Reducing waste is the key to greater sustainability

Joanna Knight MCIPR, owner of The Knight Partnership and furnishing industry sustainability expert, talks about the importance of reuse and circularity with a look at best practice when it comes to waste prevention.

This summer has, once again, highlighted the impact of climate change. Rapid reductions in greenhouse gas emissions are essential yet the relationship between waste and the race to net zero is not widely recognised.

Published in July 2023, Defra (Department for Environment Food and Rural Affairs) has circulated the latest cross-departmental plan to maximise resources and minimise waste in England. The publication acknowledges that reuse and recycling are essential contributors if we are to achieve the net zero goal. “Research by the Waste and Resources Action Programme and the University of Leeds (2022) found a potential reduction to territorial greenhouse gas emissions relating to Furniture of 4 MtCO2e between 2021 and 2050, based on the introduction of resource efficiency policies.”

We all know the saying ‘waste not, want not’ yet we continue to extract vast quantities of virgin raw materials. According to the Circular Economy’s 2023 Circular Gap Report, the global economy is only 7.2% circular, in other words the volume of materials that are cycled back after the end of their useful life. This figure continues to reduce as virgin material usage increases.

The public is starting to ‘buy in’ to reuse, particularly through the ‘vintage’ trend. Organisations, such as the British Heart Foundation, have demonstrated a viable model for domestic furnishings with retail shops on many high streets. eBay has also launched a ‘Better than New’ Homewares Hub. Most buyers for a home will, of course, only require one or two items which do not necessarily need to match. When furnishing a commercial building, the required number of items of a similar style and type is far higher.

The commercial interiors sector has traditionally practised an ‘out with the old, in with the new’ approach. Many companies proudly boast their commitments to reducing carbon impact, but few consider the negative effects from the potential release of embodied carbon when planning their new office, restaurant or hotel.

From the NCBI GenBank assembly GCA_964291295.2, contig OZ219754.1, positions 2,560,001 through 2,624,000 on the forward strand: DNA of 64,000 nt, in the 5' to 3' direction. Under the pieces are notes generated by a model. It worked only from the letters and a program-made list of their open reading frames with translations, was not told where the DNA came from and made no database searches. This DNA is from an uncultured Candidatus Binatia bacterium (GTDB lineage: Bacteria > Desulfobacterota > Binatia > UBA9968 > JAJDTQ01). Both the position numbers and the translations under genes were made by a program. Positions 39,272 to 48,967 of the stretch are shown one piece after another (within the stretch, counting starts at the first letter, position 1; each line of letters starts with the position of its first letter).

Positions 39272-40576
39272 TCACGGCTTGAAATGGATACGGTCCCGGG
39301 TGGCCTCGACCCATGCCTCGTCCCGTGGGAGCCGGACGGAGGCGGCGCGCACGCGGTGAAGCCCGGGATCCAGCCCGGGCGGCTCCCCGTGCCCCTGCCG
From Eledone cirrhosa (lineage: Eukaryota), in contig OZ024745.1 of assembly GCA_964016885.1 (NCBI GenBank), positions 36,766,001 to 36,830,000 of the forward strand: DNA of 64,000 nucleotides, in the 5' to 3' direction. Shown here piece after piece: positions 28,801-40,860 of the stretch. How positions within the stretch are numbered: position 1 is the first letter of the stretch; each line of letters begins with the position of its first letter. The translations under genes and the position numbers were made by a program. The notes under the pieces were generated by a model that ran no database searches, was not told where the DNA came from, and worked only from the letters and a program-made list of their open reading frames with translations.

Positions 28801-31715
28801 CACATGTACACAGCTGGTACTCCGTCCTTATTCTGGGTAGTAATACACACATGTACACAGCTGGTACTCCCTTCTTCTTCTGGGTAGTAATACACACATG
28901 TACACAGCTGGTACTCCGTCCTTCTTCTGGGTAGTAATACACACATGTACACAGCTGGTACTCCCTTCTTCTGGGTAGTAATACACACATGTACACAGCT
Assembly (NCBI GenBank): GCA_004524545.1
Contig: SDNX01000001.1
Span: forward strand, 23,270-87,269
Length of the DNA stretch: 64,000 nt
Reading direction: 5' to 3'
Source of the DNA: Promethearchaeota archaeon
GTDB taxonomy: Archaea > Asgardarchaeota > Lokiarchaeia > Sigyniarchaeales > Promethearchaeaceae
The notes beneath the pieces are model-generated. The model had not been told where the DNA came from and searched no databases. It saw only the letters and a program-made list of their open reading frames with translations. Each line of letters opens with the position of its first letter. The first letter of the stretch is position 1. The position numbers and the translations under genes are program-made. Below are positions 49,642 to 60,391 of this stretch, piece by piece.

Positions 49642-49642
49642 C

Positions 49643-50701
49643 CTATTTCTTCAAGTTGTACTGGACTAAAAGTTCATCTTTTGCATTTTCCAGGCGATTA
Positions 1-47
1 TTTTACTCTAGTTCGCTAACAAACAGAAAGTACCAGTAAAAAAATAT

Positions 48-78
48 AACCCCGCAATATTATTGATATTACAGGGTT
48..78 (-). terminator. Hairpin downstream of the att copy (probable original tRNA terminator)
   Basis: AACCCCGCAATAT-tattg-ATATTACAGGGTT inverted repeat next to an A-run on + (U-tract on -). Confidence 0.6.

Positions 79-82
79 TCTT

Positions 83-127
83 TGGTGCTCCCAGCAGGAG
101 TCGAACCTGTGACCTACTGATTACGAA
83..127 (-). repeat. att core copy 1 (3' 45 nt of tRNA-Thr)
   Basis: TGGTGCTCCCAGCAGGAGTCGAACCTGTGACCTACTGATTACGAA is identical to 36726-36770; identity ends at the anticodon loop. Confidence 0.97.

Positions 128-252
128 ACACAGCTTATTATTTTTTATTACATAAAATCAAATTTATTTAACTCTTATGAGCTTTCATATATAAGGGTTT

Considering an office task chair will have a carbon footprint of around 70kgCO2eq. and a six person bench desk over 200kg, the impact is evident. More ‘environmentally sensitive’ new products will have a lower figure but what about the existing assets if they are simply discarded?

The barriers to greater circularity are significant. Technical issues through lack of transparency of material content, original manufacturer, and warranties; reverse logistics and warehousing costs; skill shortages in repair and renovation; procurement processes favouring new products; and consumer perception on what is in style and on trend, are all factors.

Whilst many manufacturers remain sceptical, there is a growing acceptance that change is necessary. Many new products incorporate recycled content although rarely the company’s own waste or reused components. New designs are being introduced that can be readily refurbished in the future. Some brands are also overcoming the significant barriers to circular manufacturing by appointing ‘official’ remanufacturing partners with access to components and extended warranties.

Refreshed, refurbished, remanufactured and fully circular products should be welcomed. Finite virgin materials must be valued, retained in use for as long as possible before considering recycling – let alone disposal. We cannot wait for legislation, we need to embrace this change now!

Meet Joanna

Joanna Knight has over 30 years in the office & contract furniture sector. She is now a marketing consultant focussed on sustainability; Council member at FIRA and FISP; and Co-Founder of the Sustainable Design Collective, a think tank of designers and specifiers. Her roles include:

  • Co-Founder, The Sustainable Design Collective
  • Sustainability and Circular Economy Manager – Women in Office Design (WOD)
  • Non Executive Director – FIRA
  • Advisory Committee – FISP
  • Court Assistant and Liveryman – The Furniture Makers’ Company
  • Chair – Climate Change and Sustainability Committee
  • Sustainability Ambassador – Design Insider

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